Communication, reproduction, and survival of a long-distance migratory songbird, the Black-throated Blue Warbler (Setophaga caerulescens)
Cline, Mason Hunter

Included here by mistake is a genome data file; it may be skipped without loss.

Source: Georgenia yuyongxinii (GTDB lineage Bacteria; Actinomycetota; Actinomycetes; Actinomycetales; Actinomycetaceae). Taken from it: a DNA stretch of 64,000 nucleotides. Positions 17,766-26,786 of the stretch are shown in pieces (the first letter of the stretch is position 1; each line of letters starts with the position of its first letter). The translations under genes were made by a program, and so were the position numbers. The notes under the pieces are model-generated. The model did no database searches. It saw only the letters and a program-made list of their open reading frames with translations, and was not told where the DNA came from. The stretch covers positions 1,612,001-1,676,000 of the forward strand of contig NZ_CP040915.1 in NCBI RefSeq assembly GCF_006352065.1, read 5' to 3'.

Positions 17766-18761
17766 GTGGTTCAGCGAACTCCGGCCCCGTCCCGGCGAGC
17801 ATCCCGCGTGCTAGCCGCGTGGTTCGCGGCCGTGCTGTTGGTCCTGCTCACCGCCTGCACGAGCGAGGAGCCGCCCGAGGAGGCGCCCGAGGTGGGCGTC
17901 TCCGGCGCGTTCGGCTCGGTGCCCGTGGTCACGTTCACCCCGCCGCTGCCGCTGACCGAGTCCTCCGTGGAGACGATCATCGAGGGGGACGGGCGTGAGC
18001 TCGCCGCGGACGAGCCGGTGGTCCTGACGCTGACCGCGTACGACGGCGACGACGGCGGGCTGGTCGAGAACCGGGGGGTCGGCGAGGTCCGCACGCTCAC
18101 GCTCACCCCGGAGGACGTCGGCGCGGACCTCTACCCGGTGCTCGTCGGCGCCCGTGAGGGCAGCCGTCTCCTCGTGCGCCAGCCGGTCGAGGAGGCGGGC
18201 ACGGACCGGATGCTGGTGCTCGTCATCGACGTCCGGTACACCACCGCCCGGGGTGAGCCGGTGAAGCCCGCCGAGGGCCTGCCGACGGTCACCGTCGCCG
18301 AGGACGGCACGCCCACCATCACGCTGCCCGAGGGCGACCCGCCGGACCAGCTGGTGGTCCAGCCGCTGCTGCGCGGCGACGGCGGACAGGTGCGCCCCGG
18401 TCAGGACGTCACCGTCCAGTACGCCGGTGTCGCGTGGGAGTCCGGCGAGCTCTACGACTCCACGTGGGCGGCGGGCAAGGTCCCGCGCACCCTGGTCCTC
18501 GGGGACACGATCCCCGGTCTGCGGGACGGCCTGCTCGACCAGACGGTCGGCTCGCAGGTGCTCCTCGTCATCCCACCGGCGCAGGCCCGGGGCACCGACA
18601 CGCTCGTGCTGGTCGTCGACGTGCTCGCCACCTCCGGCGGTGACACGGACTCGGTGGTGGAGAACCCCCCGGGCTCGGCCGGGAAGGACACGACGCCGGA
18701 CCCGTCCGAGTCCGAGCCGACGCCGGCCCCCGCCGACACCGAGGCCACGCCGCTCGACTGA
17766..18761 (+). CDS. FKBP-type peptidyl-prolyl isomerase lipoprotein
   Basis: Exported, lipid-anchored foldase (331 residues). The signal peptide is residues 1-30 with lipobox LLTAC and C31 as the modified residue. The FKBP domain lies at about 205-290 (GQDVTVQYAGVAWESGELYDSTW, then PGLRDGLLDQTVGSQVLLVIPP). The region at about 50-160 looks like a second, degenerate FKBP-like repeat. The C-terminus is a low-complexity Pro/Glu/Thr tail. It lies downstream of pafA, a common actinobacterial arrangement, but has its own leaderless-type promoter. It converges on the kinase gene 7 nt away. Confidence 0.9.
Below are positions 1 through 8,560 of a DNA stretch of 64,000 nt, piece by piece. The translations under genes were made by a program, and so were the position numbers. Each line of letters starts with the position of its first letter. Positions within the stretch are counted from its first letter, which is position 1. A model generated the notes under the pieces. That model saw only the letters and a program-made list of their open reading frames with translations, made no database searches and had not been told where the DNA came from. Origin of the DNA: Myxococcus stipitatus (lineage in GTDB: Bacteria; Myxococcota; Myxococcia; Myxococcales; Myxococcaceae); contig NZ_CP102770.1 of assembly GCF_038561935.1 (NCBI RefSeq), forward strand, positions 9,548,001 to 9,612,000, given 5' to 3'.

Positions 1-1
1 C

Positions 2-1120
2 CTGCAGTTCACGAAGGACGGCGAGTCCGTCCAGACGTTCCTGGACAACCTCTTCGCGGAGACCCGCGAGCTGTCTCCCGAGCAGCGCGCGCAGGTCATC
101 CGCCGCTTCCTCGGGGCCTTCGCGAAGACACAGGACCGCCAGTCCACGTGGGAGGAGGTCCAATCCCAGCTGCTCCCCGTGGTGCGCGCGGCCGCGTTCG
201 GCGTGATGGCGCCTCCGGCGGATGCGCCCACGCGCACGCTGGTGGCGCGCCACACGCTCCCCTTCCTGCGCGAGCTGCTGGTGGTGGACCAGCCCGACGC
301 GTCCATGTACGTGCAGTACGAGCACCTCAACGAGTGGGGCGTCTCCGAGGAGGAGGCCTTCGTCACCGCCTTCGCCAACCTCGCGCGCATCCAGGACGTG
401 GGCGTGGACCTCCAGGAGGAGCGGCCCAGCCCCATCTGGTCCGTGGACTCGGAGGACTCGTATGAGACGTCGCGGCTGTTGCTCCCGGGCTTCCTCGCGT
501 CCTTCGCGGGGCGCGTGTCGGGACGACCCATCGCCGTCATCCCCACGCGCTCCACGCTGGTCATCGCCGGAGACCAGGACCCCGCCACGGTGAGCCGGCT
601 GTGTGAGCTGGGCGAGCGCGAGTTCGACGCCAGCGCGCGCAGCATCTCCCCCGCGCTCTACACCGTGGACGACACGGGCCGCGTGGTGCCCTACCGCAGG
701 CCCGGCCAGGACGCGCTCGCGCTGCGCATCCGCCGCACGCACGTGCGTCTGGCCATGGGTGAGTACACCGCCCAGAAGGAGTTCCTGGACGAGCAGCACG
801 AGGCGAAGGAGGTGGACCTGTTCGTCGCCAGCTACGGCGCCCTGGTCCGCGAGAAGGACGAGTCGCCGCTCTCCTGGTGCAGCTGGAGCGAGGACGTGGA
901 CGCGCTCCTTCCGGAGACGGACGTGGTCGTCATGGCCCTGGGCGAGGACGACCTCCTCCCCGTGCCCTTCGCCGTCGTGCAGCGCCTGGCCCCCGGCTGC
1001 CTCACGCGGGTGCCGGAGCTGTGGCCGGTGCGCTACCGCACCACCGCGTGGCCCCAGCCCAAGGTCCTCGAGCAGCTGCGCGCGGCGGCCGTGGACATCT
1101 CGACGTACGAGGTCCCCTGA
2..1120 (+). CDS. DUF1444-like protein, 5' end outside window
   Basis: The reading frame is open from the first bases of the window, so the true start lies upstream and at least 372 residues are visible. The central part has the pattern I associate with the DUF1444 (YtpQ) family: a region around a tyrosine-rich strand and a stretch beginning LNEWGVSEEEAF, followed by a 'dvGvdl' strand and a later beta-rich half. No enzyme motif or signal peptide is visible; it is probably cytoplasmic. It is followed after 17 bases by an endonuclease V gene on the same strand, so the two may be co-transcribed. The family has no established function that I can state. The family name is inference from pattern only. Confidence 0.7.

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Many bird species display elaborate plumage characteristics. The evolution of these traits, and their associated functions, is a central area of study in avian biology. Conspicuous plumage characteristics can be important in many different contexts and may have multiple functions, both between and within bird species. Additionally, these traits often incur various costs to their bearer. To better understand such conspicuous plumage traits, I studied a prominently displayed plumage characteristic of male Black-throated Blue Warblers (Setophaga caerulescens), the wing spot. I examined this trait in the contexts of social communication, reproduction, and survival. With regard to communication, I found that the male Black-throated Blue Warbler wing spot was important in intraspecific male-male communication even in situations where males were familiar with one another. However, regarding the wing spot’s potential importance in a reproductive context, I did not find a relationship between male wing spot length and extra-pair paternity in this species. Instead, I found that extra-pair paternity increased with male age and size. Thus, any function of the male wing spot in communication with conspecific females remains unclear. Female warblers may still use the male wing spot as a cue or signal, but not in the context of extra-pair paternity. Moreover, I found that male wing spot length was not important in explaining annual survival, thus it is unlikely that displaying a wing spot carries an obvious survival cost. Other associated costs with displaying a long wing spot are possible and should be investigated. Taken together, the Black-throated Blue Warbler male wing spot appears to function, during the breeding period, primarily as a signal in male-male communication.